A LITTLE OVER FOUR years ago, a pizzeria in Mumbai uploaded a video showing a drone dropping off a pizza. This was when Amazon had announced its plans of using drones to make future deliveries. And the idea of little flying machines zipping through our skies doing everything from taking pictures to delivering diapers had just begun to take off in the public imagination. The video of the pizza delivery—a distance of 1.5 kilometre done in about 10 minutes—became an internet sensation. And soon enough cops were looking into it, since, although India did not have a specific rule governing drones then, flying anything over an altitude of 400 feet was still forbidden. The whole thing, it turned out, had been staged. A police officer told me then that when they began to investigate they found out that the drone was in fact quite rudimentary. It could hardly fly over 20 feet. It had been shot and edited to make it look like a delivery had been made, when all that was flying 20 feet in the sky was an empty pizza box.
What the video did, however, was get authorities to look more carefully into the civilian application of drones. Within weeks, the Directorate General of Civil Aviation (DGCA) issued a blanket ban on all consumer use of drones.
The Government has now come up with a set of rules around consumer drones, which while it still has several restrictions, permits its use from December. According to these rules, all drones over 250 grams in weight will now need to be registered and acquire a unique identification number. Users of all drones over 2 kg will also need to acquire an operator permit. And permission will need to be taken from a digital platform before every flight, except for smaller drones that fly at a lesser height. Any flying drone has to stay in the operator’s line of sight, which rules out companies like Amazon eventually hoping to command a fleet from an office. One can only fly during the day, and never in congested or sensitive areas like airports, international borders and vital military locations. According to the Government, as the technology evolves, more comprehensive guidelines will be brought out in the future.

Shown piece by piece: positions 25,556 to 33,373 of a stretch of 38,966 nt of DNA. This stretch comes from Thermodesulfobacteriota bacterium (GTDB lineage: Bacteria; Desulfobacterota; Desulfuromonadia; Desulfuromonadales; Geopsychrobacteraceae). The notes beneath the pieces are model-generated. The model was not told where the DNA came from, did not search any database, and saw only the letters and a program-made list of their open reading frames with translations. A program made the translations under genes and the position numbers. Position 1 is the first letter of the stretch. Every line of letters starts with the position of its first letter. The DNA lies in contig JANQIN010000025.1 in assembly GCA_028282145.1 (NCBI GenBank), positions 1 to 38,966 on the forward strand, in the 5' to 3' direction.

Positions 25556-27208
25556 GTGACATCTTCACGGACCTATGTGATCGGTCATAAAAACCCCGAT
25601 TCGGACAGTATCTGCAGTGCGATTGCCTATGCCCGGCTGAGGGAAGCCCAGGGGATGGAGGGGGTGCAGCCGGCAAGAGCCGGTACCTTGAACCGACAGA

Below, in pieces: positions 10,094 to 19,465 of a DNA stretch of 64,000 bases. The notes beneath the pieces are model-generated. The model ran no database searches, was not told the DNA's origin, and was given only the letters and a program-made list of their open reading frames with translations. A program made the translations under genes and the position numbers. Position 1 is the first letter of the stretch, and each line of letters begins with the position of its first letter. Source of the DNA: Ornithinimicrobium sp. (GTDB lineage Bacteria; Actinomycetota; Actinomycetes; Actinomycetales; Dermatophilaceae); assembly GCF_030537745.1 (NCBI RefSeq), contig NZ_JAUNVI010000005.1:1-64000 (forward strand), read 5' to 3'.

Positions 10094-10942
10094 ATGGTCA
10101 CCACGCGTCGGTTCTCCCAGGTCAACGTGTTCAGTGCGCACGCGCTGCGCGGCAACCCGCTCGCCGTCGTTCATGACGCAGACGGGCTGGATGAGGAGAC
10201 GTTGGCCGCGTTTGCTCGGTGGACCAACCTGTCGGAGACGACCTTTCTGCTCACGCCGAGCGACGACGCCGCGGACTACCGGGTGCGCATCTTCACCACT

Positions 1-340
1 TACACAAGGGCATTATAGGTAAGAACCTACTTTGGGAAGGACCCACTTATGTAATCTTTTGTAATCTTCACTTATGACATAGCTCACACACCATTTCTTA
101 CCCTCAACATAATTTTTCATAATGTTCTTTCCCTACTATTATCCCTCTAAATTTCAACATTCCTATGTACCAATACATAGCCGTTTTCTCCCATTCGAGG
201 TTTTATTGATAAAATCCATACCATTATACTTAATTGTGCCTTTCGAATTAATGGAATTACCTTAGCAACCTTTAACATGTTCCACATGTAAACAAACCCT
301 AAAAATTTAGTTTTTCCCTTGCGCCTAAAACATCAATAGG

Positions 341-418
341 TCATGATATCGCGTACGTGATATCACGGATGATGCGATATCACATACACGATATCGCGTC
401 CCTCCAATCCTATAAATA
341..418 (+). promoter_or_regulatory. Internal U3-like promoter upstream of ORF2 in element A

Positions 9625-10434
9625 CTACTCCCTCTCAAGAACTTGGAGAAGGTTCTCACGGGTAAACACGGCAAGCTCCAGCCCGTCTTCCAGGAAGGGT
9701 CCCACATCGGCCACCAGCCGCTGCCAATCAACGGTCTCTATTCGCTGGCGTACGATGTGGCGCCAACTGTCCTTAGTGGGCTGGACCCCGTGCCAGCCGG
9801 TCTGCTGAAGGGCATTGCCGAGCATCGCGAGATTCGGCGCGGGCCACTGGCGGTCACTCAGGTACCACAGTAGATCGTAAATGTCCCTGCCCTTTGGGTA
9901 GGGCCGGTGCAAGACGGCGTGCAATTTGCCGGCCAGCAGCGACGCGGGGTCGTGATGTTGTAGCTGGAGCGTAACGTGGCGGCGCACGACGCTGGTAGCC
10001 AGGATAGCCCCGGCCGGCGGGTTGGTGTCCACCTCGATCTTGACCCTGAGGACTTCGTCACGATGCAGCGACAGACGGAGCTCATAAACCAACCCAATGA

These rules were desperately needed. There was a legal ambiguity about whether drone use was allowed or not in India. While, according to the earlier ban, no private body or individual could launch a drone, several drone companies for instance were working for various Government bodies. Many individuals— such as hobbyists or filmmakers or drone companies working on private projects for large companies—were, of course, also doing it on the sly.
Moreover, banning them outright was always going to be counter-intuitive. Drones aren’t just going to fill up our skies in the near future. They are going to transform entire industries. They are going to eliminate jobs, create new ones; change the way goods, and perhaps even people, are transported. Nobody knows how these will occur, or how they are going to integrate into our daily lives. But several interesting projects are already going on—from food, package and medicine delivery to digital mapping and surveillance—which hint at such a future.
Until a few years ago, drones were expensive products that needed expertise to operate. But companies are developing better drones every few months. They are inexpensive and often as simple as toys. And the sight of drones fitted with cameras for aerial photography, which can be purchased for just a few thousand rupees, is now quite common.
In India itself, drones are being used for several projects, from mapping river pollution to monitoring massive crowds like the Kumbh Mela gatherings. Earlier this year, Odisha used drones to map 250,000 households in a slum, supposedly the world’s largest slum-titling project. A few months before that, a man-eating tiger in UP’s Pilibhit Tiger Reserve, which had eluded capture, was caught after using drones to locate its whereabouts.
Nothing at all like the empty pizza box hovering at 20 feet.